UDCG 13: Opening Remarks by Secretary of Defense Lloyd J. Austin III at the 13th Ukraine Defense Contact Group (As Delivered)

Opening Remarks by Secretary of Defense Lloyd J. Austin III at the 13th Ukraine Defense Contact Group (As Delivered)

Good morning, everyone. Thanks for joining us for the 13th meeting of the Ukraine Defense Contact Group.

Before we begin, let me say a few words about the Russian missile attack in the city of Kryvyi Rih on Tuesday. The Russian barrage struck an apartment building, and according to reports, killed nearly a dozen people and injured many more.

Recently, residents of this city have been forced to ration water after the destruction of the dam in Kherson last week. And this is one more reminder of the war’s devastating consequences to innocent Ukraine civilians.

But the people of Ukraine continue to inspire us with their courage and their resilience. And Ukraine continues to fight to liberate its sovereign territory from Russian occupation.

So we are meeting at a critical and historic moment. As President Biden has said, “This war is about extinguishing Ukraine’s right to exist as a state—plain and simple.”

So this Contact Group has come together once again to stand up for the values of sovereignty and freedom.

I’d like to thank Ukrainian Minister of Defense Oleksii Reznikov for joining us again. Oleksii, your leadership reflects the determination of the Ukrainian people.

When Russia launched its unprovoked invasion of Ukraine more than a year ago, Putin thought that he could easily prevail.

But he was wrong.

The Ukrainians won the battle of Kyiv. They liberated Kharkiv and Kherson. And today, Ukraine stands well-positioned for the challenges ahead.

The United States is proud to stand alongside some 50 nations of goodwill to provide Ukraine with the training and equipment to help it succeed on the battlefield.

Throughout the Kremlin’s vicious war of choice, the Ukrainian forces have shown outstanding bravery and skill. And Ukraine’s fight is a marathon, and not a sprint. So we will continue to provide Ukraine with the urgent capabilities that it needs to meet this moment, as well as what it needs to keep itself secure for the long term from Russian aggression.

And make no mistake: we will stand with Ukraine for the long haul.

You can see that commitment in our ongoing security assistance to Ukraine.

Last week, the United States announced a new package of more than $2 billion under the Ukraine Security Assistance Initiative. This package includes additional munitions for Patriot air-defense systems, HAWK air-defense systems and missiles, additional 105-millimeter and 203-millimeter artillery rounds, and more.

And on Tuesday, President Biden authorized the 40th drawdown of equipment from U.S. stocks. This $325 million package includes munitions for Ukraine’s NASAMS and HIMARs, additional Bradley Infantry Fighting Vehicles and Stryker Armored Personnel Carriers, and anti-tank weapons, and other critical capabilities.

As I say, our commitment to Ukraine is enduring. And this Contact Group remains united and determined.

Our efforts are grounded in a broader strategic approach. We seek to ensure that Ukraine has the capabilities that it needs to protect its citizens and its territory, and to deter further aggression from the Russians, and, ultimately, to prevail over Putin’s campaign of cruelty and conquest.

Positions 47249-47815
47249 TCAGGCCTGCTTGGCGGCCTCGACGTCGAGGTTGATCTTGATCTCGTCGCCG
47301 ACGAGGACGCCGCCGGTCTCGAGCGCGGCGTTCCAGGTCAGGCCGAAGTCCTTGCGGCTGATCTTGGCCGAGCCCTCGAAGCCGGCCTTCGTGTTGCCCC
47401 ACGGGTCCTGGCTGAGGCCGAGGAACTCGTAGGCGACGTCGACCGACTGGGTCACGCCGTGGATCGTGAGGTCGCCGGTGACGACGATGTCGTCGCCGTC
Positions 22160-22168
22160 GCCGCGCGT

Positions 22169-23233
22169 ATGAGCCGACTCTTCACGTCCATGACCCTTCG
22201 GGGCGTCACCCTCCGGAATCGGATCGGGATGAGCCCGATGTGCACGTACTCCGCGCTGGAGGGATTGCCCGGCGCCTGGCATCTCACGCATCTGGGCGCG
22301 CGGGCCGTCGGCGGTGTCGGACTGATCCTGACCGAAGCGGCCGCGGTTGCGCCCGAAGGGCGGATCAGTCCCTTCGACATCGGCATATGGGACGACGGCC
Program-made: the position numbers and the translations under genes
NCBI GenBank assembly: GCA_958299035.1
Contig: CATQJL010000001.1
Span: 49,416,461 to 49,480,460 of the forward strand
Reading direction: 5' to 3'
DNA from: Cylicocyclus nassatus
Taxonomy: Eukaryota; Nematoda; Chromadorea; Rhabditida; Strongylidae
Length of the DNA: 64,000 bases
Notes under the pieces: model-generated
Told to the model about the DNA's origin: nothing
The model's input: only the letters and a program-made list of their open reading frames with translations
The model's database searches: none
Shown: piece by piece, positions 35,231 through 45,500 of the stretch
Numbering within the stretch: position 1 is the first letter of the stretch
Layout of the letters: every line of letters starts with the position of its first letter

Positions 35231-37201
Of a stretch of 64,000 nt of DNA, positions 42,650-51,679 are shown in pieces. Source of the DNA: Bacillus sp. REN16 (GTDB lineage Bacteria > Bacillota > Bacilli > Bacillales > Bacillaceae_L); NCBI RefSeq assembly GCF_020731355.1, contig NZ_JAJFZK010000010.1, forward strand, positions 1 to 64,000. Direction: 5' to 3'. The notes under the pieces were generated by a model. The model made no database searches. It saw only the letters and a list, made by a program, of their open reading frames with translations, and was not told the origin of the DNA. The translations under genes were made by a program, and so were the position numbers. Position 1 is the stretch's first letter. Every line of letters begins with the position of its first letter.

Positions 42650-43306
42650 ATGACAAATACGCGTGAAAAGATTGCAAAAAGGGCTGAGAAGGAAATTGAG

And our agenda today reflects those goals.

This Contact Group has been intensely focused on enabling Ukraine to protect its citizens and critical infrastructure with air-defense assets. These contributions are shielding Ukrainian civilians from Russia’s merciless missile and drone attacks. This group’s donation of Patriot, IRIS-T, and NASAMS systems are saving Ukrainian lives.

And I ask that the members of this Contact Group continue to dig deep to provide Ukraine with the air-defense assets and munitions that it so urgently needs to protect its citizens.

We will also continue to adapt our assistance to meet the changing circumstances on the ground and the changing needs of Ukraine’s forces.

At our last meeting, we announced a new initiative led by the Netherlands and Denmark to train Ukrainian pilots on fourth-generation aircraft, including the F-16. I want to thank the Netherlands and Denmark for spearheading that important effort. And we look forward to hearing more about your progress today.

And later, Germany and Poland will brief us on the next steps in the vital task of sustaining Ukraine’s Leopard tanks. We applaud the leadership that has gone into forging two coalitions—one dedicated to fighter-aircraft training, and another to provide and sustain Leopard tanks.

And I want to commend the many members of this Contact Group who have already started to address the longer-term needs of Ukraine’s Armed Forces. That will help ensure that Ukraine’s forces have the capabilities that they need to defend their country against Russian aggression in the future.

And it’s become increasingly clear that Ukraine needs a force that is interoperable with our militaries. So today, we’ll hear from the U.S. EUCOM Commander, General Cavoli, and several of our colleagues on future training plans and our work on in-theater sustainment.

All these efforts will help sustain Ukraine’s military for the current fight. Yet they will also lay the foundation for Ukraine’s future force.

Ladies and gentlemen, the Kremlin’s imperial ambitions have inflicted unimaginable suffering on the Ukrainian people. Yet the Ukrainians continue to inspire us with their resilience, their bravery, and their unwavering commitment to keep their country free and secure.

So together, we will stay united. Together, we will rise to meet the challenges of changing circumstances. And together, we will stand by Ukraine for as long as it takes.

So with that, I’ll pause and allow our friends in the media depart.